The downlow on energy labels

You may have noticed energy rating labels on some appliances - they've been around for 25 years - but what do they really mean for the average consumer? How can they reduce your electricity prices?

Energy star ratings are a feature of most appliances these days. Fridges, freezers, washing machines, clothes dryers, dishwashers, air conditioners and televisions must now carry an energy rating label by law.

What do energy labels say?

The labels have two functions - they rate the appliance based on its efficiency compared to appliances of a similar size and capacity and also inform you how much energy is consumed per kilowatt hour based on standard conditions.

Appliances are given a star rating from one to ten. Whiteware with a high rating is considered the most efficient. Anything over seven is considered "super-efficient".

A low energy consumption is also something to look out for as it will cost you less to run - check the numbers in the bottom of the sticker to see how many kilowatts the appliance will burn through in a year.

How will they help reduce power bills?

Appliances typically make up 30 per cent of the average energy bill, so choosing the right appliances can make a huge difference to your household's energy consumption.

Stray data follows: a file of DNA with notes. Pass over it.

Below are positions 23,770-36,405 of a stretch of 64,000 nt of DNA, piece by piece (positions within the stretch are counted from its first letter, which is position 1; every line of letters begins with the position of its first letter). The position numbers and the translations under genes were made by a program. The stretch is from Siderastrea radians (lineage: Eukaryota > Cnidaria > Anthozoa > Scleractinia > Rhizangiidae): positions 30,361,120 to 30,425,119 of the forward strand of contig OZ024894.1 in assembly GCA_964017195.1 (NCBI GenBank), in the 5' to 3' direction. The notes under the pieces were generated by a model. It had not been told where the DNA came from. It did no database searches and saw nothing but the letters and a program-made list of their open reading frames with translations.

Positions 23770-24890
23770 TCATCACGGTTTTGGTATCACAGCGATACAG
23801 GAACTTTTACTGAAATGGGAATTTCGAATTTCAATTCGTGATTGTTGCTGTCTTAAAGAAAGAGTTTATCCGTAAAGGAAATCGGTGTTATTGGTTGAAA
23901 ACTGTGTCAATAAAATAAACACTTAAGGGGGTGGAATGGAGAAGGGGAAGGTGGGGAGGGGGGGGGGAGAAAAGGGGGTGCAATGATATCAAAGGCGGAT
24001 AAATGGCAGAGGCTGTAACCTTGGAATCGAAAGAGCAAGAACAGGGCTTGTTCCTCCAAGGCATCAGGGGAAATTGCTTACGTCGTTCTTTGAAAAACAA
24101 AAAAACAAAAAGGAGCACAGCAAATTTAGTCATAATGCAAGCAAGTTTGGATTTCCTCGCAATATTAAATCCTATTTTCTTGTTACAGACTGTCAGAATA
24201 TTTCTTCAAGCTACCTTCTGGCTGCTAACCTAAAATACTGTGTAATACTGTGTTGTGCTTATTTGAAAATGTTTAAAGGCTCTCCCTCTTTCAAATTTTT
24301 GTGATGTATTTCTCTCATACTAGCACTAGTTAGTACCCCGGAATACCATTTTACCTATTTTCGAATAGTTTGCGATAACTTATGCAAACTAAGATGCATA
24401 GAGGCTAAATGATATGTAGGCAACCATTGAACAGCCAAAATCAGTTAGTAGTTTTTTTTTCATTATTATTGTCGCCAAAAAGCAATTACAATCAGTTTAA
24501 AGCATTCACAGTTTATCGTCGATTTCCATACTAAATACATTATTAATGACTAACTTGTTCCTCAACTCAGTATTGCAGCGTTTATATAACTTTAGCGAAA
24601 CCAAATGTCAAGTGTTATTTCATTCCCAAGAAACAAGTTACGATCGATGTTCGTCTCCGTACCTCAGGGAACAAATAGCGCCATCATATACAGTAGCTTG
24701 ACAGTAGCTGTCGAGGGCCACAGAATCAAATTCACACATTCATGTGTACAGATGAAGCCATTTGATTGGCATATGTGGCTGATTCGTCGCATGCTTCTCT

These labels allow you to quickly gauge which products will best fit your needs and help lower your power bill.

Purchasing energy efficient appliances will also help you reduce your carbon footprint as they produce fewer greenhouse gases over the course of their lifetime.

If you are trying to lower decrease the amount on your power bill, it may also be worth doing an electricity comparison as another electricity supplier may be able to offer you a better deal.

How do energy labels affect manufacturers?

The energy ratings scheme is operated as a joint enterprise by the Australian States and Territories Governments and the New Zealand Government - not by industry players.

However, manufacturers measure their products based on a standard testing procedure and then labels are registered under the appropriate Government regulations.

Manufacturers that export or import goods for the Australian market must have their products vetted by an approved testing agency to determine energy consumption and performance and the appropriate star rating.

Some manufacturers may be encouraged by these labels to produce more energy efficient appliances, which is great for consumer, giving them more choices to help lower their bills.

Posted by Charlie Moore